Vote! Virginia Wine Lover Magazine’s “Reader’s Choice” Voting Has Begun

August 12, 2013 § Leave a comment

Cast Your Vote for Sunset Hills Vineyard

The fourth annual “Best Of Readers’ Choice Awards” of Virginia Wine Lover Magazine is now upon us. The results of the balloting will appear in the Spring/Summer 2014 issue of Virginia Wine Lover Magazine.

 We’ve done phenomenally well in the past, and we’re hoping for the same this year!

These are the suggested BEST that our customers have been voting in the following categories:

Best Wine Categories:

Virginia Wine:  2010 Mosaic

Chardonnay :  2012 Chardonnay

Viognier:  2012 Viognier

Meritage:  2011 Sunset Red

White Wine:  2012 Viognier

Best Red Wine:  2010 Mosaic

Wine Bottle Artwork:  Merlot (Watercolor by local artist)


Best Wineries Category:

Best Winery:  Sunset Hills Vineyard

Best Winemaker:  Nate Walsh

Winery – Best View/Outdoor Space:  Sunset Hills Vineyard

Winery – Best Tasting Room:  Sunset Hills Vineyard

Winery – Best Food Offerings:  Sunset Hills Vineyard

Winery – Best Special Events:  Sunset Hills Vineyard

Winery – Best for Weddings:  Sunset Hills Vineyard

Winery – Best Tour:  Sunset Hills Vineyard

Winery – Most Romantic:  Sunset Hills Vineyard

Winery – Best Eco-friendly/Green:  Sunset Hills Vineyard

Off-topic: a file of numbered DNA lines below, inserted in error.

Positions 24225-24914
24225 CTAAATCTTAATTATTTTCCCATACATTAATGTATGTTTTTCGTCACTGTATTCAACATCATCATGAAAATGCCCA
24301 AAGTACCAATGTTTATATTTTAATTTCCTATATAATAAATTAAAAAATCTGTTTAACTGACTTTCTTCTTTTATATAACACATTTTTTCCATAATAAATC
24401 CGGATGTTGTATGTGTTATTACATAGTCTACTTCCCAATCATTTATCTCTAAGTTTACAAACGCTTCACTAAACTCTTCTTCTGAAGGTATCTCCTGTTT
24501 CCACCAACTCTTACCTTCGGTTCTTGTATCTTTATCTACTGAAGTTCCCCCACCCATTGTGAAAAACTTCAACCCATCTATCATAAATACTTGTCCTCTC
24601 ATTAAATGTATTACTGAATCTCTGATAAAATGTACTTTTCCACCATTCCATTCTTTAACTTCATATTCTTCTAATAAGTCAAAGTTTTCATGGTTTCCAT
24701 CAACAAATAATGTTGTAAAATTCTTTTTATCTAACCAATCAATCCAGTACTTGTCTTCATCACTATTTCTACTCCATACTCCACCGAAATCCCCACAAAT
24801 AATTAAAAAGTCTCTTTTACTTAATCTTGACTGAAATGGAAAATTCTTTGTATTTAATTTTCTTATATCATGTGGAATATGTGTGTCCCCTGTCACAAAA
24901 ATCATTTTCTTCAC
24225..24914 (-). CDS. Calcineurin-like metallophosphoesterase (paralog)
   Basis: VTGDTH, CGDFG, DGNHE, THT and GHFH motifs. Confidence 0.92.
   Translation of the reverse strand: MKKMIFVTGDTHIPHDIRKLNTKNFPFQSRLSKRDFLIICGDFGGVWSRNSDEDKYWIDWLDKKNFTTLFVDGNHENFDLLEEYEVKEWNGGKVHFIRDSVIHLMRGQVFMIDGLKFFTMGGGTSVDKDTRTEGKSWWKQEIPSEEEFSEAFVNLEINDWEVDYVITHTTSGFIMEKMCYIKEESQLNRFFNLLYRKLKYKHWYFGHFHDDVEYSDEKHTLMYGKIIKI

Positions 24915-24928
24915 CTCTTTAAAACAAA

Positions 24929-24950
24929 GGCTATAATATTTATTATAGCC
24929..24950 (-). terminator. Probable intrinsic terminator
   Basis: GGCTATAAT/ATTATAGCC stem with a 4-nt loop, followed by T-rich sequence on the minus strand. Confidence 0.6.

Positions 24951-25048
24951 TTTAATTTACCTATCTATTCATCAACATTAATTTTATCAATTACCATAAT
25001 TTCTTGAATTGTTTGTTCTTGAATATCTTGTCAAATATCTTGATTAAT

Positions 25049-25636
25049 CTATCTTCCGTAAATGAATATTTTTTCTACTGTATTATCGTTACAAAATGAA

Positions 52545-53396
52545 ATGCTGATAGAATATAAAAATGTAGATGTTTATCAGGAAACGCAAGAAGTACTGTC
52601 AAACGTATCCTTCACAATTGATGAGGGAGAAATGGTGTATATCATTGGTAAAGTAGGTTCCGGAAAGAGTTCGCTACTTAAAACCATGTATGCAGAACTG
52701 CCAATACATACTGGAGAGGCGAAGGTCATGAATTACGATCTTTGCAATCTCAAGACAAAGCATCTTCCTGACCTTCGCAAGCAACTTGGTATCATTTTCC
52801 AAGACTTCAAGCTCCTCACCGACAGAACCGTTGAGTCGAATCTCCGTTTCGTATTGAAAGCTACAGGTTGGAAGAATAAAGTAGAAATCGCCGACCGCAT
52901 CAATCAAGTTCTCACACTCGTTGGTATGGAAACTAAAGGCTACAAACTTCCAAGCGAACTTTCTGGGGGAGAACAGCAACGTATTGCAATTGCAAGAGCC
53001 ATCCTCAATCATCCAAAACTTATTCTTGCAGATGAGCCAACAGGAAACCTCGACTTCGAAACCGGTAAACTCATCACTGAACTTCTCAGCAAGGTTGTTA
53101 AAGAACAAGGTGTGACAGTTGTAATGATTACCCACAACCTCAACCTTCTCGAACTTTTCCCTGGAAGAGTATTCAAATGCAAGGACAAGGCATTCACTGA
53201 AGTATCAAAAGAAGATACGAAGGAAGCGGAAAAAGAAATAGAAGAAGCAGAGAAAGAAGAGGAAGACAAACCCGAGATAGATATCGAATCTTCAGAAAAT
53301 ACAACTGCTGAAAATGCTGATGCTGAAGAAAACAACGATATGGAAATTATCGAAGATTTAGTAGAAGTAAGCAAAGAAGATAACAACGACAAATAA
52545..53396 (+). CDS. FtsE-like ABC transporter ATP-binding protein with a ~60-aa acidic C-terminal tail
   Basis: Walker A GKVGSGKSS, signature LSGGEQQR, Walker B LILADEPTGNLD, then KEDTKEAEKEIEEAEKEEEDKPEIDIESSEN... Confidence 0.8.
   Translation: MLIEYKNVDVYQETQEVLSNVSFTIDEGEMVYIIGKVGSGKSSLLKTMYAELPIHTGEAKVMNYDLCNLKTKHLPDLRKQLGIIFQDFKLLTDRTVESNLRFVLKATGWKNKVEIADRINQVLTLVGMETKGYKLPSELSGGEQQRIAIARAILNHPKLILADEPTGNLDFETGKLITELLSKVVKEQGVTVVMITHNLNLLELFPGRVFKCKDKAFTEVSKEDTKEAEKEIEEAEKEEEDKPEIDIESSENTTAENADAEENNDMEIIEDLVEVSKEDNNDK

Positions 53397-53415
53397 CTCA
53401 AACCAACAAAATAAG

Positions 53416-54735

Northern Region:

Best Winery – Northern Region:  Sunset Hills Vineyard

Best White Wine – Northern Region:  2012 Viognier

Best Red Wine – Northern Region:  2010 Mosaic





Onset of Ripening – 2013

August 5, 2013 § Leave a comment

August 5th, 2013

In the past few days we’ve seen the first signs of veraison in our vineyards.  While veraison is technically defined as “the change in color of berries,” what it really signifies is a transition in the vine from berry growth to berry ripening.  At this stage the vine will (should) cease growth of shoots and berries and focus its energy on just the clusters of berries, meaning that henceforth all focus is on ripening fruit.  This is when the weather becomes even more important.

Merlot cluster, mid-veraison.

Merlot cluster, mid-veraison.

Most of the vineyard work previous to this stage could be categorized as “preparation” – setting the stage for the most optimal ripening. We want nice canopies with plenty of airflow, appropriate yield, space between clusters, and healthy vines.  Winter pruning, shoot thinning, positioning, hedging, spraying, leaf removal, etc. – all of those activities are our attempt to set the stage best for ripening.  After veraison, as things begin to ripen, most of the vineyard work slows down, and we let the vines do their thing, so to speak.

Petit Verdot cluster, pre-veraison.  Both photos were taken on the same day.

Petit Verdot cluster, pre-veraison. Both photos were taken on the same day.


Does the onset of ripening give us an idea of when harvest will begin?  Somewhat.  But different varietals, clones, and vineyards all ripen at different speeds.  And then there’s the weather, which from here on out will have a drastic impact on the pace of ripening.  The more days we have like this past week – highs in the 80s, sunny, lows in the 60s – are perfect for slow, balanced ripening.  But who knows what will come….



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